Edelman’s story in New England will go down as one of the most unique careers in NFL history. A college quarterback at Kent State, he was drafted in the seventh round of the 2009 draft by Bill Belichick and the Patriots, with the distinction that he was drafted as a receiver. (He caught one pass in college, for 11 yards.)
He returned a punt for a touchdown in his first preseason game — inspiring the infamous Belichick/Wes Welker/Wally Pipp moment — and earned a spot on the roster that summer. He ended up catching 37 passes for 359 yards and a touchdown as a rookie, while returning six punts and 11 kickoffs, averaging 10.5 yards on punt returns and 21.9 yards on kick returns. In the Patriots’ playoff loss at home to the Ravens, Edelman — filling in for an injured Welker — was the lone bright spot, as he he caught six passes for 44 yards and two touchdowns in the loss.
He played a minor role on offense in the next three seasons before becoming one of Tom Brady’s favorite targets in 2013. He hit the 1,000-yard receiving mark that year for the first of three times in his career, while catching six touchdowns.
He contributed to a Super Bowl win in 2014, catching nine passes for 109 yards and the game-winning touchdown against Seattle to cap an incredible postseason run. (Edelman caught 26 passes for 281 yards in three games, while also throwing a now-legendary touchdown pass to Danny Amendola in the divisional round win over Baltimore.)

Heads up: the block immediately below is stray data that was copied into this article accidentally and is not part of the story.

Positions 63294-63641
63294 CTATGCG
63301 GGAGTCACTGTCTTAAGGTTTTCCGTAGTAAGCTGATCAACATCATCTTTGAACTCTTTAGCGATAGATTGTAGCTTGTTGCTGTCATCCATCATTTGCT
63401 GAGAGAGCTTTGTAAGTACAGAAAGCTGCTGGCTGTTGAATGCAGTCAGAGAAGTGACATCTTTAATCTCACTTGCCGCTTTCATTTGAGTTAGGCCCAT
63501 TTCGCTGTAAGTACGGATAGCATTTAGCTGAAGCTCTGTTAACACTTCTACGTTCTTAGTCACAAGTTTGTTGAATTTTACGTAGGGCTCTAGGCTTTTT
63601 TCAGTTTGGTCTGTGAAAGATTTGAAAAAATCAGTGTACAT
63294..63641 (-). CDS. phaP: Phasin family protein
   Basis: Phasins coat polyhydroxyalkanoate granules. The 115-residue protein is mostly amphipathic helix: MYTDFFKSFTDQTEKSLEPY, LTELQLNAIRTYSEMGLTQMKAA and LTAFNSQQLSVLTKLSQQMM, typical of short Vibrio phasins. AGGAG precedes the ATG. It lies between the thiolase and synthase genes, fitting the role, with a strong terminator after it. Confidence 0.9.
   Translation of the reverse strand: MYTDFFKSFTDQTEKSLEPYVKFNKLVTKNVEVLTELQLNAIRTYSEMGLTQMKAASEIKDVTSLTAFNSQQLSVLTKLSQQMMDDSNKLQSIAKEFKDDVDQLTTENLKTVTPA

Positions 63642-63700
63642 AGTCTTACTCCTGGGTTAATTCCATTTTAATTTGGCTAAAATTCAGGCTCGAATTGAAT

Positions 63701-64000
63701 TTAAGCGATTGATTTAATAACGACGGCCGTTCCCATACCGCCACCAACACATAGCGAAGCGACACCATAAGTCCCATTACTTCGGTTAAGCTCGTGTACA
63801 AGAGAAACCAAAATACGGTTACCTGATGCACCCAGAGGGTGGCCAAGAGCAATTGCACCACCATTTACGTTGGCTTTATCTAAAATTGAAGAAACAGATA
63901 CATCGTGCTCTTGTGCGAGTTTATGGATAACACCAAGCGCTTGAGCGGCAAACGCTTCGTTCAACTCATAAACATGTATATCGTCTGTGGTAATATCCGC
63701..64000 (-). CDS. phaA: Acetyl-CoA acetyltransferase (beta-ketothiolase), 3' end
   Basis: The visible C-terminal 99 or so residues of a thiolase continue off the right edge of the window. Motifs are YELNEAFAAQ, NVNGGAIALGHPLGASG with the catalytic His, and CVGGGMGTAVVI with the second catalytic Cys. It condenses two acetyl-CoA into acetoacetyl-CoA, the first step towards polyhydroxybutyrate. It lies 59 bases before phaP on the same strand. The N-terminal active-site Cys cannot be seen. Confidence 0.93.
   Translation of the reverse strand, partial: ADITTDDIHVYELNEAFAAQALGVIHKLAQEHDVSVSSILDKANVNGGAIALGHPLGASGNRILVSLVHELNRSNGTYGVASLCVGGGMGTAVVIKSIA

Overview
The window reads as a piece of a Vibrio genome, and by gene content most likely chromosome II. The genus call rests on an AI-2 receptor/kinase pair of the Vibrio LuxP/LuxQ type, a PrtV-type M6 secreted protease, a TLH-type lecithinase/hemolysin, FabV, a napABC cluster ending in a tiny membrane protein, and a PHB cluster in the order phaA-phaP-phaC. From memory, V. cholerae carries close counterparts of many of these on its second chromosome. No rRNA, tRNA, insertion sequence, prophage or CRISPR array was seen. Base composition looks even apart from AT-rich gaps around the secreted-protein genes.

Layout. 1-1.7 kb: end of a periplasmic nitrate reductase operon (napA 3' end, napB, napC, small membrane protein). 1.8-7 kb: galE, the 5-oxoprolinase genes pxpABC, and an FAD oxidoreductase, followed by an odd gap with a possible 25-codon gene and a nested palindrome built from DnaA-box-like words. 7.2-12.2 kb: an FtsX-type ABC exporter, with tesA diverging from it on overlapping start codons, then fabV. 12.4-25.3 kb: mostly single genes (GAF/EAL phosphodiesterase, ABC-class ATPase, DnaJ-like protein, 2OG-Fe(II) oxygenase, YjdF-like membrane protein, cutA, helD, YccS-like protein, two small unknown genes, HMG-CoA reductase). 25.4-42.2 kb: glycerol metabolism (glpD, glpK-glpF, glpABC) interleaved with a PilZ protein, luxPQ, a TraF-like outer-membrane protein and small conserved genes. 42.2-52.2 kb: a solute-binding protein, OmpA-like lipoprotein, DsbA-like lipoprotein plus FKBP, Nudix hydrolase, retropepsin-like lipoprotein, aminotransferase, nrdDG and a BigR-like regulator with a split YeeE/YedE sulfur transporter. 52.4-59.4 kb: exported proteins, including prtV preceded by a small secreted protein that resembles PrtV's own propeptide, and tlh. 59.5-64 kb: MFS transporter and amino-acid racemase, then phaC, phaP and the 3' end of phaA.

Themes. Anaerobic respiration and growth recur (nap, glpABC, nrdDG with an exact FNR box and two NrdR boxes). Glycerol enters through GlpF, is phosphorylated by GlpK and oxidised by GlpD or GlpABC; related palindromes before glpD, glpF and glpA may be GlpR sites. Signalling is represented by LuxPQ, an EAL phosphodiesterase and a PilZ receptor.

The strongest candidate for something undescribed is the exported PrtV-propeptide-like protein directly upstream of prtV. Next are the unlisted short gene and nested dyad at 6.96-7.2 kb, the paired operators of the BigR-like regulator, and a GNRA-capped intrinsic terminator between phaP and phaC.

Two years later, he once again exploded in the playoffs with 21 receptions for 342 yards and a touchdown in three postseason games, also authoring one of the most memorable catches in Super Bowl history.
After missing the entire 2017 season with a torn ACL and missing the first four games of the 2018 season due to a PED suspension, Edelman proved plenty of doubters wrong when he turned in an outstanding season at age 32: 74 receptions, 850 yards, six touchdowns in 12 games played. In the playoffs, he caught 26 passes for 388 yards, earning Super Bowl MVP honors in the Patriots’ 13-3 win over the Rams.
All told, Edelman goes down as the NFL’s second-leading receiver of all time in the postseason with his 1,442 yards and 118 receptions, second in both categories to only Jerry Rice.
In Patriots’ history, he ranks second all time in receptions (620), fourth all time in receiving yards (6,822), and ninth in receiving touchdowns (36). He also is the franchise’s all-time leader with four punt returns for touchdowns, and he ranks third in franchise history in punt return yards (1,986).
He was also a perfect 6-for-6 as a passer in the regular season, compiling 128 passing yards and a touchdown, while completing one of his two playoff passes for 51 yards and a touchdown. He compiled 413 rregular-season rushing yards and 81 more rushing yards and a touchdown in the postseason. And he filled in as a defensive back in the 2011 season, notably covering Anquan Boldin in the Patriots’ AFC Championship Game victory.
While a debilitating knee injury is never a welcome sight for anyone, it would be hard to look at Edelman’s Patriots career — from seventh-round unknown to one of the most important pieces in the second act of the Patriots dynasty — as anything but a rousing, extraordinary success.
“It’s been the best 12 years of my life. It’s a hell of a run,” Edelman said. “And I can’t forget you, Patriot Nation. You guys have welcomed me and my family to a region we didn’t know. But now, I’m one of you. I’m gonna leave you guys with two words: Foxboro Forever.”